I finally got my career back on track in the following March as a lecturer, and moved from one college to the next through corporate takeovers etc. Then the business owners who I was working for embezzled 20 million dollars of government funded money, including wages and entitlements owed to me and many others.

I now work for a national directory company assisting with marketing via web and print.

Self doubt has always lingering…. For years I have struggled, looking for external validation, looking to understand who I am and justify my life experiences.

The Validation didn’t come so I started looking within, I started not to care of what others thought of me, I could only validate myself, I finally realised that no one else could do that for me.

I started questioning everything I believed in, I was shaken to the core. I looked deep within my soul and I chose to believe in myself. I realised I was not the person I once was, and I was no longer the person others perceived me to be. I’ve started to strip away everything and everyone that have been holding me back.

Disownment

Again I’ve been broken, my chest is collapsing on my heart, metaphysical pain has been polluting my body for as long as I can remember. Every day is a challenge every step is a mountain and my tears are the rivers.

I must ensure I am in alignment with my true self and not take on the negativity and will of other people, not only me but for the people around me, my work, my friends, my partner and children and those who still love me unconditionally.

Being a highly sensitive person I’ve longed to be understood and valued for who I am. With a combination of masculinity with deep empathy, and commitment to Truth. I can provide a great source of comfort and healing for anyone who is willing to receive it.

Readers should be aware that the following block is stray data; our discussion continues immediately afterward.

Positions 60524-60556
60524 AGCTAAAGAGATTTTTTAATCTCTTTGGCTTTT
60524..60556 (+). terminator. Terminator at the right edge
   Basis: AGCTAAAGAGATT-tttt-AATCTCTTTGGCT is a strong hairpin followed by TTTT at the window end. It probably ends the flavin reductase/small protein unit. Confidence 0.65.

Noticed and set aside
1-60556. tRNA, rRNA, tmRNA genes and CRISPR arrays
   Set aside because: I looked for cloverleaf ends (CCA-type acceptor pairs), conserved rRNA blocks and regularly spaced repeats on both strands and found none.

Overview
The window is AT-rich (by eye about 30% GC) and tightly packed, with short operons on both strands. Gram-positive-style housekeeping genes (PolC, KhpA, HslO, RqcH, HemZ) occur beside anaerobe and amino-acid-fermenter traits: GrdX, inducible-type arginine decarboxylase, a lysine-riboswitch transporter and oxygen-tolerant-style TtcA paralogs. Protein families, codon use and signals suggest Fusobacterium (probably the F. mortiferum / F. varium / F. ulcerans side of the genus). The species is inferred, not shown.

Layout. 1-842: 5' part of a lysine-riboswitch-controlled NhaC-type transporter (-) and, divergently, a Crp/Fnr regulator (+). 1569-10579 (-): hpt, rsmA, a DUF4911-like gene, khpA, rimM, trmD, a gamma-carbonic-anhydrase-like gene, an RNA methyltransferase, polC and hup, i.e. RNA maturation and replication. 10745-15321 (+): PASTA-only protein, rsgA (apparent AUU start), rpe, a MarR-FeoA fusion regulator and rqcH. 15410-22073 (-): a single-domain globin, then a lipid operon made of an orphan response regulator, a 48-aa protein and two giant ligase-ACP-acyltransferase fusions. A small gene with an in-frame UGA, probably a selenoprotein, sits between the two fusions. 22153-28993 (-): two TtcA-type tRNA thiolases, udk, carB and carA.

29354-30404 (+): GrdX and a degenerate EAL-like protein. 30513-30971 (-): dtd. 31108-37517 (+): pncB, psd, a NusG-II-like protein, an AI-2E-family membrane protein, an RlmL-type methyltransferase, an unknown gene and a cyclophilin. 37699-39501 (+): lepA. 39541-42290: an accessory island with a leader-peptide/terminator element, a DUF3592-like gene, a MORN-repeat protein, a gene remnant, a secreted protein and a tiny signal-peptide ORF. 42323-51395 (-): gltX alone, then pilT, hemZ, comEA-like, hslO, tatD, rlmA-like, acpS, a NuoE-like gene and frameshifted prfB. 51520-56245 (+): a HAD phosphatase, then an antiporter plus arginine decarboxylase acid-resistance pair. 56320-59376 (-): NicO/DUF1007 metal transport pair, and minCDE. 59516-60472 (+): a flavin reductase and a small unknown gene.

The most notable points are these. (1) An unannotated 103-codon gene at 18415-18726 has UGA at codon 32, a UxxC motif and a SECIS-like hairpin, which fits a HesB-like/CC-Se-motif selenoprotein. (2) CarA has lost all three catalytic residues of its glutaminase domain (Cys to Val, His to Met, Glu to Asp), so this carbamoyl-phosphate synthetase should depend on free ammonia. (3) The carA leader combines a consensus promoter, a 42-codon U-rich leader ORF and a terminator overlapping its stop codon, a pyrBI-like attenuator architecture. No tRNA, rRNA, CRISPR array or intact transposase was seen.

I believe the Highly Sensitive person’s time is coming where his hidden attributes will be called for in our society. They will be the new and sought out leaders.

People are tired of the shallow, game playing, egotistical interactions that have become the norm.

We can spot deception from a mile.

The cheap interactions with narcissistic personalities we tend to attract are just getting very predictable. Many of us have evolved from those demeaning relationships including myself.

Too many have also wrongly associated masculinity with being controlled, demeaned and disrespected.

But these old paradigm beliefs from the previous millennium, are now quickly dissipating.

They are being replaced with a more balanced and empowering perspective of what masculinity truly is.

I applaud all those Highly Sensitive people who are embracing their gifts and becoming outstanding beacons of Light.

I hope it’s not too late.

I hope I can save myself.

With the help of the right people in my life I am beginning to understand my true self and reconnect with the sensitive child within me. Little by little, each breath is finding new strength, a new purpose, to reclaim the identity that was once mine, then taken from me and be happy for who I am.

It’s my time to assertively step up, and shine.

Shane Blackwell

Adult Adoptee

Please take a moment to check out some of Shane’s articles and be sure to follow his blog:

Thoughtless Delineation

“Seven” is no longer my lucky number

Adoptiopn is a psychological barrier

The cloak in the mirror

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4 thoughts on “How Does It Feel To Be Adopted? – Shane Blackwell

  1. I have a lovely son who was taken from me by the Government and given to parents who were told the same as your adoptive family. He also is a mess and we have met, but even now my daughter has discarded him because of how he’s become. He’s a truck driver and his marriage fell apart also. He sees his kids. His son connected with me on facebook but we don’t talk much now. I hate the system that has done this to us all. I live interstate form the extended family. I too have Irlen Syndrome, dyslexia and a touch of ASD.

    Liked by 1 person

  2. Thank you for sharing your story, Shane. I can relate to much of what you say. Coming to terms with adoption – finding a way to live with it – is a never-ending process. The search for validation is so painful. It isn’t too late. You can save yourself – you’re saving yourself every day. Be proud of who you are and how far you’ve come already.

    Liked by 1 person

  3. Beautiful writing Shane. Sad that you have had to live through so many tragedies, but you are well on your way to your truth. Keep up the great work.

    Liked by 1 person